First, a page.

Peanut butter and jelly sandwiches, the staple food of childhood. A quick and easy lunch for all parents to make for their children. Sounds like a perfect afternoon meal for a kid, right?
For most children, that would be a great meal. But for a child who is allergic to peanuts, that sandwich could be a death sentence.
Peanut and tree nut allergies are on the rise in the United States. An estimated 1 in 125 children have some kind of sensitivity to one or both. Some parents find out when the child is very young, some don't find out until the child starts school and has their first reaction.
What should you do when your child is diagnosed with a peanut or tree nut allergy?
First thing you need to do is ask questions of your allergist. Your doctor can give you literature to read, web sites to visit and information on things you'll need to manage your child's allergy. One thing your allergist will prescribe is epinephrine in case your child comes in contact with peanuts or tree nuts. Be sure to have your doctor explain how to use the injector pen you will receive when you fill your prescription. Do this immediately, do not wait. You never know when you will need it. Be sure to use the practice injector at least once a month to be sure you know what you should be doing during an allergic reaction.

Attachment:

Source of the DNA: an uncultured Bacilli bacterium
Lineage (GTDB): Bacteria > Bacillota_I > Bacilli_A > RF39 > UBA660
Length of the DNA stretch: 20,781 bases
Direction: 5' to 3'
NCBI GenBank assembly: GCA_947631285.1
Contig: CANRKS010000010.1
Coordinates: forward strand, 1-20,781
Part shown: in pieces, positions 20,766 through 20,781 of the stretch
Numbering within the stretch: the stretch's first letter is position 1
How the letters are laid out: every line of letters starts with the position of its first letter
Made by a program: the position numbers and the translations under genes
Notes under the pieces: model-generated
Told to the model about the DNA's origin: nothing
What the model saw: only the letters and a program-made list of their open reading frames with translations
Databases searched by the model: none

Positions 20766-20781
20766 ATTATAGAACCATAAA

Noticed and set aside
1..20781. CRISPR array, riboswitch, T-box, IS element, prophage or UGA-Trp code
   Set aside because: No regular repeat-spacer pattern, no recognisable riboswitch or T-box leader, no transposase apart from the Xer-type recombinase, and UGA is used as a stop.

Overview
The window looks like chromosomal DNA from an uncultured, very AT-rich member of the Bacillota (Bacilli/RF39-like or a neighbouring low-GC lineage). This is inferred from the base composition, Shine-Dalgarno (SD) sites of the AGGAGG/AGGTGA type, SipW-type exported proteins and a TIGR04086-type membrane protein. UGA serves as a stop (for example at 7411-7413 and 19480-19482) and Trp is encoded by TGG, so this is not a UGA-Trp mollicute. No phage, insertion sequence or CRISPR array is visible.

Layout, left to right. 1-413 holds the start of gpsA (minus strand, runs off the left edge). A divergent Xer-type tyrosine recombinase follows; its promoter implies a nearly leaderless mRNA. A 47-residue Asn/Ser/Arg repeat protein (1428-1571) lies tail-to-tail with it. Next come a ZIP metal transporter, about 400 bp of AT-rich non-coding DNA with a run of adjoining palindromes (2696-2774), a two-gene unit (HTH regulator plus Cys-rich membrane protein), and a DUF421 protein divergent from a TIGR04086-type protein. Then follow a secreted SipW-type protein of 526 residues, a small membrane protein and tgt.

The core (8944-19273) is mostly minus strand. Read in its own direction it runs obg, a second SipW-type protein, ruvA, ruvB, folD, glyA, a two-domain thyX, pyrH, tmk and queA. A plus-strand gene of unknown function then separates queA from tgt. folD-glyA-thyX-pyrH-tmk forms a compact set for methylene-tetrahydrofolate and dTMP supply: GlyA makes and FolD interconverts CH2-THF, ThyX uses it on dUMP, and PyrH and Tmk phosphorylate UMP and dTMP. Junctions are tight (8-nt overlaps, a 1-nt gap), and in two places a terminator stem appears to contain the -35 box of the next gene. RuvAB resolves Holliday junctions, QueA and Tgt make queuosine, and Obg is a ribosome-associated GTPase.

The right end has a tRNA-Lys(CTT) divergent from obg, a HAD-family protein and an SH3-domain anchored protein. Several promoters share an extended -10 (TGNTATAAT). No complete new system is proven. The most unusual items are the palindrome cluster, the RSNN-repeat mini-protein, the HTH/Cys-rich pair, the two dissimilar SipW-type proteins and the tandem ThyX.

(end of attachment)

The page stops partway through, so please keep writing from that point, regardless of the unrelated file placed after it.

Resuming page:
Next thing you need to do is notify your child's school, daycare, and family. Be firm in your reporting of his allergy. Don't make it sound less than it is, be sure to make everyone aware that your child is not allowed to be near, have, or handle anything that has peanuts or tree nuts inside. In severe cases, just handling something with peanuts or tree nuts in it is enough to set off a reaction.
Finally, you will need to become a label reader. Not just the calories and fat content, but the ingredients themselves. You'll need to become an ingredient guru. Knowing what's in your food will make it easier to keep your child away from those things that might have peanuts or tree nuts in them. Did you know that peanuts could be in foods you'd never guess would have them? Some chili manufacturers use peanut butter as a thickener. Peanut traces can be found in candies that have no nuts at all in them, if the manufacture also makes a peanut or tree nut variety. Peanut flour is used in many pastries and cakes. Even several brands of sunflower seeds are processed on equipment that also processes peanuts and tree nuts. Being aware of what is in your child's food will make keeping him from having an allergic reaction easier.
Finding out your child has a peanut or tree nut allergy isn't the end of the world. But it does mean being more diligent in regards to your child and their food.
Dawn Arkin is a stay-at-home Mom who writes in her spare time and is the mother of a young child with peanut and tree nut allergies. This article has been submitted in affiliation with http://www.BabyNameVote.Com/ which is a site for Baby Names .